I've never been invited to a work bridal shower for someone to whose wedding I wasn't invited. In fact, where I work, they've never had a work bridal shower at all. Because no one here invites everyone from work to the wedding. It's just too big of a work environment.

One time, there was a sort of pre-wedding party for someone who was getting married. She was someone who had been working here for years and she knew everyone and everyone knew her. One of her close friends at work really wanted to give her a party with all the females. The bride graciously accepted the party but it was made explicitly clear that this was absolutely not a shower, that no gifts were to be given and that it would be fully hosted by the friends. We went to a wine bar and had drinks and munchies and it was really nice. But since she wasn't inviting most of us to the wedding (which was fine and perfectly understandable) it was the right thing to do -- party to celebrate her upcoming nuptials but no gifts.

Now, on the other hand, baby showers are quite common here. All the females get invited even though it's usually just the ones who really know or work with the mother-to-be who show up.

Lynn2000

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Re: Sales Shower
« Reply #21 on: June 06, 2014, 08:42:54 AM »
Tacky in two ways - 1)  inviting people to a shower when they aren't invited to the wedding/reception and 2)  someone is trying to make money off the shower.    Either of those reasons would prevent my attending.

However, it seems like many here on e-hell think it's okay to invite co-workers to wedding showers regardless of the fact they aren't being invited to the wedding.   I just don't get the reason for that exception.   Yes, many people cannot afford or are otherwise unable to invite everyone they work with to their wedding and that's perfectly okay.  I think most coworkers are understanding.   But then, those same excluded coworkers shouldn't be expected to finance the happy couple's lifestyle via shower gifts.   It just screams "greed" and I truely don't get it.   It's like trying to get something for nothing I guess.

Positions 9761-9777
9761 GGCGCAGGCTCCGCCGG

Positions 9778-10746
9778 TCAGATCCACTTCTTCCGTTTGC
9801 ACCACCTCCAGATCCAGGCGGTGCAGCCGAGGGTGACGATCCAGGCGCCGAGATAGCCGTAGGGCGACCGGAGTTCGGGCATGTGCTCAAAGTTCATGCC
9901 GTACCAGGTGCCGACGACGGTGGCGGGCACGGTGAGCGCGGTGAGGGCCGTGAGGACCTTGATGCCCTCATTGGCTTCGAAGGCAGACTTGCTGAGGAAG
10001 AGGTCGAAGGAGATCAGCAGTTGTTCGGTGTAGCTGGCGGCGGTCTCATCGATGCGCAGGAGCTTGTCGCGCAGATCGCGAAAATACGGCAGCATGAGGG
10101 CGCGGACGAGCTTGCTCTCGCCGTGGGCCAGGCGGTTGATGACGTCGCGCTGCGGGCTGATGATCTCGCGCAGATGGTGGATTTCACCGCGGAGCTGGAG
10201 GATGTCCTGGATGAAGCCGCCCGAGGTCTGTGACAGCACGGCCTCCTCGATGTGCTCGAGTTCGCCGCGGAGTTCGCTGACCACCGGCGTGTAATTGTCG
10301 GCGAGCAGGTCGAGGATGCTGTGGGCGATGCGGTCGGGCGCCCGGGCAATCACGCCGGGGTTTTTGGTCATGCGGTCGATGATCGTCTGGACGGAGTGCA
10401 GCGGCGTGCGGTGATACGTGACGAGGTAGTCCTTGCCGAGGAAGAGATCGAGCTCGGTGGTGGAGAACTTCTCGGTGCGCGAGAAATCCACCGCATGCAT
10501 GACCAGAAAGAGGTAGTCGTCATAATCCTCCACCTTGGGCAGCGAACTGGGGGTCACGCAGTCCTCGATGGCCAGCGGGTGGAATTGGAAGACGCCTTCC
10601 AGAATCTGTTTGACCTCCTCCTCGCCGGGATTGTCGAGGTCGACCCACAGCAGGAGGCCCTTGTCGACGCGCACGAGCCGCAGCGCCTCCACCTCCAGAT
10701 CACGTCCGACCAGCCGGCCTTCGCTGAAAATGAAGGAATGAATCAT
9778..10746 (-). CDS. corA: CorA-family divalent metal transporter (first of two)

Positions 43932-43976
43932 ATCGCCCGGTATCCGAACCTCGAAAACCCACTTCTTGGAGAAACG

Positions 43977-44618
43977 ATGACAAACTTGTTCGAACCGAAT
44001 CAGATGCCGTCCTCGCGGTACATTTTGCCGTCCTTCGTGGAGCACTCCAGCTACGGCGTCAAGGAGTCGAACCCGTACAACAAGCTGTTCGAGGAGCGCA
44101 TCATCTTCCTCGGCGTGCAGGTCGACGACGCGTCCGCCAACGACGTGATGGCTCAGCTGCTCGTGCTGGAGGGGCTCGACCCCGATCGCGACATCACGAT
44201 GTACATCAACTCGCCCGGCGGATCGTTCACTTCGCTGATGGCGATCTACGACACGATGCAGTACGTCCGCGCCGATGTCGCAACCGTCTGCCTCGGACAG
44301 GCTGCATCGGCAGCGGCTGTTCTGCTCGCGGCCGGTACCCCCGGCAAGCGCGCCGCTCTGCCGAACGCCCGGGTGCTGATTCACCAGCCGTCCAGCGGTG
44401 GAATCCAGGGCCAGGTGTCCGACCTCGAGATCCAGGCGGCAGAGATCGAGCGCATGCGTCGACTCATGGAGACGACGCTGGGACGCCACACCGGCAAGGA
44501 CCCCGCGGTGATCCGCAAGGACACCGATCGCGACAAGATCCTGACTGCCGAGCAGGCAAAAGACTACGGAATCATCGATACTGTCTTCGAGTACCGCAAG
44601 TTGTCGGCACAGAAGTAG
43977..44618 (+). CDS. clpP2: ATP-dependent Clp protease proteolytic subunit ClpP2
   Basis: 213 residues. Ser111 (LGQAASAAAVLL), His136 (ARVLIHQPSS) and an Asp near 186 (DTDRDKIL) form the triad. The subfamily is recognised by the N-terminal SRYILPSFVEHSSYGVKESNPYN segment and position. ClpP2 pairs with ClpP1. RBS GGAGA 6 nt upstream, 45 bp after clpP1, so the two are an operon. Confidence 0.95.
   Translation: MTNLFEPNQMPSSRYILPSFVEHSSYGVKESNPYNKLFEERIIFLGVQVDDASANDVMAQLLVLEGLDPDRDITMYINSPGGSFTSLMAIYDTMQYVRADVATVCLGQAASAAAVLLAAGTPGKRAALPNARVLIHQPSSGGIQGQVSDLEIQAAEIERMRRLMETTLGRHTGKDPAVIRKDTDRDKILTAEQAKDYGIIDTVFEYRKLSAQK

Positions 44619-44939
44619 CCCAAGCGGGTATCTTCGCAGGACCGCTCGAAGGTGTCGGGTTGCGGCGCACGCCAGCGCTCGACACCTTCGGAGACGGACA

I don't think you can invite coworkers to your shower but work can throw you a shower ie every employee who gets married gets a work shower by virtue of working there.

Right, this is my understanding. If your co-workers, completely of their own accord and with full knowledge that they won't be invited to the wedding, want to throw you a wedding shower anyway, it's not rude to accept. In that case the host would be one of the co-workers, not someone outside that group. It might even be less a separate party and more like cake and coffee in the break room in the middle of the day, with everyone chipping in for one gift.

I think it's rude for someone outside a group, to invite that group to give gifts, when they won't be invited to the wedding/reception later.
~Lynn2000

Amara

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Re: Sales Shower
« Reply #22 on: June 06, 2014, 01:16:47 PM »
I agree with SamiHami. This is just a sales party--dressed in a bridal gown. Ugh.

shhh its me

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Re: Sales Shower
« Reply #23 on: June 06, 2014, 06:18:18 PM »
Tacky in two ways - 1)  inviting people to a shower when they aren't invited to the wedding/reception and 2)  someone is trying to make money off the shower.    Either of those reasons would prevent my attending.

However, it seems like many here on e-hell think it's okay to invite co-workers to wedding showers regardless of the fact they aren't being invited to the wedding.   I just don't get the reason for that exception.   Yes, many people cannot afford or are otherwise unable to invite everyone they work with to their wedding and that's perfectly okay.  I think most coworkers are understanding.   But then, those same excluded coworkers shouldn't be expected to finance the happy couple's lifestyle via shower gifts.   It just screams "greed" and I truely don't get it.   It's like trying to get something for nothing I guess.

I don't think you can invite coworkers to your shower but work can throw you a shower ie every employee who gets married gets a work shower by virtue of working there.

I've never been invited to a work bridal shower for someone to whose wedding I wasn't invited. In fact, where I work, they've never had a work bridal shower at all. Because no one here invites everyone from work to the wedding. It's just too big of a work environment.

One time, there was a sort of pre-wedding party for someone who was getting married. She was someone who had been working here for years and she knew everyone and everyone knew her. One of her close friends at work really wanted to give her a party with all the females. The bride graciously accepted the party but it was made explicitly clear that this was absolutely not a shower, that no gifts were to be given and that it would be fully hosted by the friends. We went to a wine bar and had drinks and munchies and it was really nice. But since she wasn't inviting most of us to the wedding (which was fine and perfectly understandable) it was the right thing to do -- party to celebrate her upcoming nuptials but no gifts.

Now, on the other hand, baby showers are quite common here. All the females get invited even though it's usually just the ones who really know or work with the mother-to-be who show up.

I've worked at places that have done work showers , others where everyone was invited to the wedding & shower and places were other peoples events were ignored.  I just don't think its rude for a bride to accept the cake , gift and/or lunch offered to every bride that works for the company.  (my weird luck in 20 years I never worked with a soon to be groom)